Interview: Harry Cody, Shotgun Messiah

SKINT...BUT HAPPY


This month sees the release of SHOTGUN MESSIAH's second album, the aptly titled Second Coming, and a mighty fine record it is at that. Originally from Sweden, the band re-located to the States after being signed by Relativity Records. Their first album, simply called Shotgun Messiah was then re-mixed and re-released to great critical acclaim. But then the vocalist Zinny J. Zan left the band for time-honoured 'musical differences,' to be replaced by the band's bass player Tim Skold! Guitarist Harry Cody takes up the story.

"Well, I met Tim back in '83/84, I think. He was the local weirdo on the scene together with me, and, I dunno, we just drifted together. We needed musicians, so in '85 we found Stixx, our drummer, and started playing Metal covers and stuff. In late '85 we started writing our own songs and since then we've been trying to find the right singer. It really didn't gel until we had Tim try out the vocals. It really clicked."

So what was the problem with Zinny?

Well, we recorded the first album in Sweden, and we all had the background done at the time. We brought Zinny in and he just did the vocals on everything. It worked out fine in the beginning, but when we went on tour here in the States, we noticed that we were drifting apart, we were no longer a unit, we weren't a band as such. So we came to the conclusion that we had better part ways.

"We had to sit down and think about it. We didn't want to be the band that's known for having a new singer for every album they do. So, as Time and me are a very stable unit, we thought we'd give him a shot at it. I guess we could have given Stixx a shot at it too but he's a lousy singer. So Tim tried out the vocals and it worked really well."
So now the line-up is settled? What do you hope to achieve from this new album?
"I wish to start a career something like THE ROLLING STONES and write one song every five years and keep that up. I don't know. We don't think that far ahead. We still have an up-hill battle. We've had an up-hill battle ever since we started, and we're used to having it that way. So, we're just looking a few months ahead and hoping to go on tour in the new year."

Any plans to play Britain?
"No plans as yet. Tim and me are going out ourselves in a couple of weeks with acoustic guitars. There's a huge recession. We're just trying to cut costs in every way possible. I'm ridiculously happy every time I manage to pay the rent. I'd like to come to Britain. Hey, if it weren't for Britain and the good reviews we got, we wouldn't be here, we wouldn't have got the deal in the States. I'd love to, but frankly we're not playing in the same ball park as the GUNS N' ROSES and the MOTLEY CRUEs, so we have no say over that, but at least now I hear that the release is going to be somewhat simultaneous in the UK and in Europe overall. Like the last time around the album came out after Zinny was fired. That sucks. That's stupid! But, hey, if sales pick up over there, all the guys with suits will have to send us over."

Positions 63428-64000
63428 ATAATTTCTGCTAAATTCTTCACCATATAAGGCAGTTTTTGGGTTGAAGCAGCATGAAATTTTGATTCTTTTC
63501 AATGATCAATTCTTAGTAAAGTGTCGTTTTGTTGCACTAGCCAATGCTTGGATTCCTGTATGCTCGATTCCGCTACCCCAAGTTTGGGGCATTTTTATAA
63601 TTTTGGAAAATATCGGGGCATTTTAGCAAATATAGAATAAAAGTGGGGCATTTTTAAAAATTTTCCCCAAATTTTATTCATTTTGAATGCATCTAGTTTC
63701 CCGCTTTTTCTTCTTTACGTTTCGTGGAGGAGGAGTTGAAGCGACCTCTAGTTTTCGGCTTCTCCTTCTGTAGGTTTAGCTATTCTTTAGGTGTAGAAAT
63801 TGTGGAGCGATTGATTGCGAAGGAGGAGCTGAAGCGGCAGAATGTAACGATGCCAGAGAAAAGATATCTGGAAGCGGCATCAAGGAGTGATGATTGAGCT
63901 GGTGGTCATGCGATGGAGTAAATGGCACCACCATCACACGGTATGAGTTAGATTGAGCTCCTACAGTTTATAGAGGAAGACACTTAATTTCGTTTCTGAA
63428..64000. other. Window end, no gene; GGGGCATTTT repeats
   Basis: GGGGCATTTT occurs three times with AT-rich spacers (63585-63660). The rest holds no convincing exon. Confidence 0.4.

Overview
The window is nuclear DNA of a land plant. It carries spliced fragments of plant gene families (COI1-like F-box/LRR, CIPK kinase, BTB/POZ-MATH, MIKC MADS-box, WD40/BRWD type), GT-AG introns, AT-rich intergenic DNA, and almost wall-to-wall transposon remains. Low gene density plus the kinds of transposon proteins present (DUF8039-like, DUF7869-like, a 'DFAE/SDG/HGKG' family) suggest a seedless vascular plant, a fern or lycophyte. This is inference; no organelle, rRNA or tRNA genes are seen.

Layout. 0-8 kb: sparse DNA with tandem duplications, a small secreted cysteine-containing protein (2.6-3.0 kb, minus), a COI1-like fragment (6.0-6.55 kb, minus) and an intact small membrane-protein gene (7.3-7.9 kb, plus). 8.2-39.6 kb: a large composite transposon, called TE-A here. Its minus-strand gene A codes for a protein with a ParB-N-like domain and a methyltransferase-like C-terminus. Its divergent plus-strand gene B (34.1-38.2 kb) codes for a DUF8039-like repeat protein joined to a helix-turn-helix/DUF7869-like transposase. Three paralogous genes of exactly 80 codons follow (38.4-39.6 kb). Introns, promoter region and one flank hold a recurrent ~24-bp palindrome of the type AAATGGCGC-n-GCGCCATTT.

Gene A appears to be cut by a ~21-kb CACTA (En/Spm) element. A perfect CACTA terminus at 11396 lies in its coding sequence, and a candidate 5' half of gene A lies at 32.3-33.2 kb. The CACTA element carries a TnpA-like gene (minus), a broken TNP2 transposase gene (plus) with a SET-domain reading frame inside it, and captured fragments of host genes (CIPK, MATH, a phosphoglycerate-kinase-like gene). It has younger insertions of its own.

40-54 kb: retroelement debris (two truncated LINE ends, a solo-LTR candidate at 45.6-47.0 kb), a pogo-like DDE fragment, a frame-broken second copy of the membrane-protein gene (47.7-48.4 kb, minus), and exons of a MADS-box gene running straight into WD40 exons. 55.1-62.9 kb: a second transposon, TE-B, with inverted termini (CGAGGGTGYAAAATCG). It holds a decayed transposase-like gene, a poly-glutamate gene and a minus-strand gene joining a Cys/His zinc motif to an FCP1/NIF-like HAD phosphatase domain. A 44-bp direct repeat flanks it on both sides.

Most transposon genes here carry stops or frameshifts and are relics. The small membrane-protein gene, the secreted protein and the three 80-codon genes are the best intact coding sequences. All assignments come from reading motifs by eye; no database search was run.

Where does your inspiration to write come from?
"Out on the streets, really. I guess if we were living in gated communities in Malibu then our lyrics would still be innocent and partyish, the way they were on the first album. But when you're here you do see all the police choppers, and you see people getting shot down. You do see the bums and all that stuff. So, it's just a pretty cynical view of Hollywood I guess."
On the new album, you do a cover of the NEW YORK DOLLS' Babylon. Why is that?
"There was a lot of pressure on the band from diverse people. saying, 'you should play a cover,' and they suggested all kinds of shit, like LOVERBOY and REO SPEEDWAGON; 'cover an old hit.' So we said to ourselves, if we're going to cover a song, it might as well be a song we all like. And so we got a lot of flak for that off the same people, saying, 'it defeats the purpose if you record something like this. It's not a hit, it won't end up on the radio, y'know.' We don't give a shit! This is all we wanted to do and we think it fits on the album. It sounds like we could have written it ourselves. It goes very well with the rest of the album."
You've been living in the States for a few years now. Did you have much difficulty in adjusting to the way of life out there?
"The biggest thing was the fact that we didn't know anybody when we moved over here. But once you get used to the commercials on TV, the police sirens, the bumps in the road, and stuff like that, it isn't that much different. I used to buy every Rock magazine and Guitar magazine I could get my hands on. Now I simply can't afford it. Y'know, I've never heard of Riff Raff."
You've never heard of Riff Raff! Can I quote you on that?
"Yeah, sure. As long as you stress that it's because I can't afford to buy shit nowadays. I made more money being unemployed in Sweden than I do now."
But you're having a better time now, though?
"Yeah, I'm doing what I want to be doing, and my guitar collection is growing. But apart from that I'm fucking broke, but I wouldn't trade places with anyone in the World right now!"
And so say all of us.


Billy Kulke
Riff Raff

January 1992

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